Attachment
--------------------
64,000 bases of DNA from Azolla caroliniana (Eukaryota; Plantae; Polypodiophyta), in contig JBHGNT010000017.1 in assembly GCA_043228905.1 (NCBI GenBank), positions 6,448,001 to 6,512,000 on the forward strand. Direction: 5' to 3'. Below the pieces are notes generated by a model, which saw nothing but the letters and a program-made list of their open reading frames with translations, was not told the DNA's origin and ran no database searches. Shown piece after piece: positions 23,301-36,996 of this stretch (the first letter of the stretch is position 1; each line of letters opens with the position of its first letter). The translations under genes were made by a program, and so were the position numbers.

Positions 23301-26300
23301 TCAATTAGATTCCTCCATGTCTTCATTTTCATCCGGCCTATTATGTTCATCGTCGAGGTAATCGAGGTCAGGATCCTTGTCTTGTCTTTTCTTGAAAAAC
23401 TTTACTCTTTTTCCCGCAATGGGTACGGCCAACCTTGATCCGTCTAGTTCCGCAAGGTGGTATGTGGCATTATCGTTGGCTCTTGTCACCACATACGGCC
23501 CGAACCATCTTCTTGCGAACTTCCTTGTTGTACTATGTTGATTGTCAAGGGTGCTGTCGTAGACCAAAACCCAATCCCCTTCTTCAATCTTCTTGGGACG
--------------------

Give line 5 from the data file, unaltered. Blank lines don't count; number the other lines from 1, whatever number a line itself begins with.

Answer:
23501 CGAACCATCTTCTTGCGAACTTCCTTGTTGTACTATGTTGATTGTCAAGGGTGCTGTCGTAGACCAAAACCCAATCCCCTTCTTCAATCTTCTTGGGACG